West Virginia

West Virginia is hosting its fourth Juneteenth celebration in Charleston, WV, on Saturday, June 18th, from 5PM to 9PM. This will be their first in-person Juneteenth celebration since the pandemic, and it’s hosted and supported by the Herbert Henderson Office of Minority Affairs. This free, family-friendly event is partnering with FestivALL Charleston and the Martin Luther King Jr. State Holiday Commission to bring games, crafts, vendors, and food to the North Plaza of the State Capitol complex.

Today on Juneteenth, the day we celebrate the end of slavery, the day we memorialize those who offered us hope for the future, and the day when we renew our commitment to the struggle for freedom.

– Angela Davis

Kentucky

Louisville, Kentucky, is hosting a week of fun and celebration leading up to Juneteenth and a weekend of history and commemoration for the Juneteenth Weekend. This is their second year celebrating Juneteenth, and they have a lot of great activities queued up! The first activity is the Miss Juneteenth pageant, which begins at 1pm on June 16th and runs until 5pm. It’s a free event that is hosted by Simmons College, and 30 contestants are competing for Miss Juneteenth! This event will also include live music.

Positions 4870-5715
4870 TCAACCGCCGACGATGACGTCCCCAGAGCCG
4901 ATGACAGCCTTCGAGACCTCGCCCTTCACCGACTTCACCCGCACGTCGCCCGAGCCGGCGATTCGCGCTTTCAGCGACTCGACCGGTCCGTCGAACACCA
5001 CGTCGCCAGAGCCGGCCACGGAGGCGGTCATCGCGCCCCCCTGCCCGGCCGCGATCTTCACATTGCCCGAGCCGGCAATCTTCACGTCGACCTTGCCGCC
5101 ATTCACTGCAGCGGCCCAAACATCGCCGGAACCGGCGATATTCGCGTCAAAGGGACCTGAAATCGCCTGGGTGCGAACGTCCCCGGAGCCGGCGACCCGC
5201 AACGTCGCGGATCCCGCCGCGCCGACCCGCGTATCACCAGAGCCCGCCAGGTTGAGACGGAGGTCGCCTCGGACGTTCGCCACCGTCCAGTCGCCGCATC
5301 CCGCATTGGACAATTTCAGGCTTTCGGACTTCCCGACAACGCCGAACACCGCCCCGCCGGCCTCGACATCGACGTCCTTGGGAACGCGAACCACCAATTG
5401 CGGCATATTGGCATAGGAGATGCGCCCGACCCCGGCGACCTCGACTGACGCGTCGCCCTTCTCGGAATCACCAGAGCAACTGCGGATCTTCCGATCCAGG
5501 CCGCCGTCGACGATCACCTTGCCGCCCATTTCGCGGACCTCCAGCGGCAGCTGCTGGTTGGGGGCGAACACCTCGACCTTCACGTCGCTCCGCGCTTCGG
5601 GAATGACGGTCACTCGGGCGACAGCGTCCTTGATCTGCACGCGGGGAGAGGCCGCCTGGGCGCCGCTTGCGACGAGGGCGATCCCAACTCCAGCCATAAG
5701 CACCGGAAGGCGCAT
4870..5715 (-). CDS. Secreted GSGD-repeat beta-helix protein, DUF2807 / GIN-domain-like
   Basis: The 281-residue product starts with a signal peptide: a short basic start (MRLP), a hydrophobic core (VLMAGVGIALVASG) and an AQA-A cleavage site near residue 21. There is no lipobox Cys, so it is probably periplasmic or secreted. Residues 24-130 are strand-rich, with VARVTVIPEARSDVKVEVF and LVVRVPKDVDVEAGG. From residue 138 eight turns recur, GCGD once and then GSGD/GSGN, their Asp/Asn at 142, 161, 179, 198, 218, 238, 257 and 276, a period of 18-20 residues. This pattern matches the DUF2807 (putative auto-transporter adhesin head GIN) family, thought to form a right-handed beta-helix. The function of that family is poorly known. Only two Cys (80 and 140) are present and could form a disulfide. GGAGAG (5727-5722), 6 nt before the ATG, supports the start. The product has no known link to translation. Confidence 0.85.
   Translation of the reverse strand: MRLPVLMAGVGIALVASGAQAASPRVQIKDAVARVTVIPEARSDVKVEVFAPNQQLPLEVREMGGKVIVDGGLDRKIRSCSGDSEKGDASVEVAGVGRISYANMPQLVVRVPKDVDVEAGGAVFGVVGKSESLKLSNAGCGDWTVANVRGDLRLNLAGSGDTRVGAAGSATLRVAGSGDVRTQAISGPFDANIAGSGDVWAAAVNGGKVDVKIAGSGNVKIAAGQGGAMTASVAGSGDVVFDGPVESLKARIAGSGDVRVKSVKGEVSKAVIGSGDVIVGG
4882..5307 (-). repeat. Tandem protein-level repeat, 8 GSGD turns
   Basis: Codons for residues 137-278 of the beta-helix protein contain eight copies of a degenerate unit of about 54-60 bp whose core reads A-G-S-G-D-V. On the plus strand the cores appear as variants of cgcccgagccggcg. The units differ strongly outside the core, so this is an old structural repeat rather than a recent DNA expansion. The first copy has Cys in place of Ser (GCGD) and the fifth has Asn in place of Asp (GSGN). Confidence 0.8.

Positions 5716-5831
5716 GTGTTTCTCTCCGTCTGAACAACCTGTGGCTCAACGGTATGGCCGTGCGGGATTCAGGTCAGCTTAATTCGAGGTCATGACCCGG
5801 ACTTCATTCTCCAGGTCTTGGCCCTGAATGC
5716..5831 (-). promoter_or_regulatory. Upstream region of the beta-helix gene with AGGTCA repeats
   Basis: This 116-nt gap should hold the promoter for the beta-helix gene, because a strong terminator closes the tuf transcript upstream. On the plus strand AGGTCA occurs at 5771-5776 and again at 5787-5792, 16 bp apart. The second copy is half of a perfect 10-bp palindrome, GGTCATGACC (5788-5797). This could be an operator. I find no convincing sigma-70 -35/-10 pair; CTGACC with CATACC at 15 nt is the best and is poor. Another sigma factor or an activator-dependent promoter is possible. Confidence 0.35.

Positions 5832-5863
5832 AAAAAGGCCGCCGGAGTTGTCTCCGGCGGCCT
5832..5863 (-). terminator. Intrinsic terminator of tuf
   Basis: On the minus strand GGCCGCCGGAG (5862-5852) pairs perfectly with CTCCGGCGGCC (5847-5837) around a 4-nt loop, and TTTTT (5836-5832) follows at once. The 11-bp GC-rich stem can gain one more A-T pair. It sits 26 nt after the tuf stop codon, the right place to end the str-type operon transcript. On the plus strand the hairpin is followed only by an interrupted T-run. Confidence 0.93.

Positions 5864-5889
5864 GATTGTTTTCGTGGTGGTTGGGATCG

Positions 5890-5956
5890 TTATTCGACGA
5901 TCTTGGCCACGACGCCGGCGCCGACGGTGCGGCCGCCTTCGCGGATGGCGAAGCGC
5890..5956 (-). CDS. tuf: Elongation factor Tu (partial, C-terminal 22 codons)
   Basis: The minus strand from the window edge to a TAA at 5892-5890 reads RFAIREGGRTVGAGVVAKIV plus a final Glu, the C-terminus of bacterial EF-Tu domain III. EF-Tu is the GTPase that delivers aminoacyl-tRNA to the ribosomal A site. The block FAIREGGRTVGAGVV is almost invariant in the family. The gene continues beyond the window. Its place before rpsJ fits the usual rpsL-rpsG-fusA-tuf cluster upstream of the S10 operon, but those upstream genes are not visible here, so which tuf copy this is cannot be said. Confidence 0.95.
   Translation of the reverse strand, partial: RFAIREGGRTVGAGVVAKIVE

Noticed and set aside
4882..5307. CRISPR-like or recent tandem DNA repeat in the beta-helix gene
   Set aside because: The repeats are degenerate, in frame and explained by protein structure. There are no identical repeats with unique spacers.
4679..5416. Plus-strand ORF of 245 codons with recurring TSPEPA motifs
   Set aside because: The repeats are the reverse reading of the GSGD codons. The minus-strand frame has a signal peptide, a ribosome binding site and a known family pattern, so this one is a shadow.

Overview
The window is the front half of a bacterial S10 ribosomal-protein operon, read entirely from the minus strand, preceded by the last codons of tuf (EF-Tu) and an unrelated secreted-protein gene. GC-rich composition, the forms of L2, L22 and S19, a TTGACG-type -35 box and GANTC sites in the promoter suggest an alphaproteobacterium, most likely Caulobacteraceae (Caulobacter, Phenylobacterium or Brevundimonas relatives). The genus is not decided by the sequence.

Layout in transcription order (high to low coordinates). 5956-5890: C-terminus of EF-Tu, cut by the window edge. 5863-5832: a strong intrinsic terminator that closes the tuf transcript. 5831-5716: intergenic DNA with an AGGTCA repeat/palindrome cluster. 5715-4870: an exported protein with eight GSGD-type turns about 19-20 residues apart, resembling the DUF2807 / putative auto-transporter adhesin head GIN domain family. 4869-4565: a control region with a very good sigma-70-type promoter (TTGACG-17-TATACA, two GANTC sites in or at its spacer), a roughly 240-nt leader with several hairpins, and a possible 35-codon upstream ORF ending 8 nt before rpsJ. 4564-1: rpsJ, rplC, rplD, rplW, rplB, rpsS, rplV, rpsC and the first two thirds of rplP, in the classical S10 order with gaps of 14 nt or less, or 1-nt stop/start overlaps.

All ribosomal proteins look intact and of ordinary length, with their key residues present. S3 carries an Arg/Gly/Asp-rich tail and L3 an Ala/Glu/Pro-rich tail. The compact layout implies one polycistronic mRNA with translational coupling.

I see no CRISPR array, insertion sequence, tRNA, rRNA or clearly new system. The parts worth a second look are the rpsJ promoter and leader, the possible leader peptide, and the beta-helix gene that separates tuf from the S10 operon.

On June 18th, from 10am to 3pm, Louisville will hold their Juneteenth Youth Jamboree, which is a family-friendly event where youths win prizes by correctly answering facts and questions about Juneteenth.

On June 19th, from 1pm to 2pm, there will be a drumming circle, libation ceremony and more to commemorate the enslaved peoples of the past. This ceremony, ‘On the Banks of Freedom’, is hosted by a group called the (Un)Known Project, and will also feature artwork of footprints along the bank of the river to show the path of enslaved people walking along the Ohio river towards possible freedom. This art event was created by Hannah Drake, who is a spoken-word poet, visual artist, author and an activist in Louisville. Hannah’s story and inspiration behind this art was explained in an article in the New York Times (click this link to check it out). 

Finally, Louisville is hosting its official Juneteenth event, which is June 20th from 3pm to 6pm. This event will include local vendors, food, and local musical performances.

Ohio

The Juneteenth celebration in Ohio takes place in Columbus on June 18th and June 19th. Ohio’s Juneteenth celebration is their 25th annual celebration, and has evolved into the 3rd largest celebration in the country. The celebration kicks off with local musicians and includes Columbus’s concert series, a Juneteenth talent show, puppet shows, and more. The food is local and honors African American culture, and centered in their ‘Soul Food Pavilion’. The celebration each night ends in a laser light show and a classic car show. Some other fun activities over the weekend include a cultural paradise marketplace, wellness pavilion, and a gospel concert.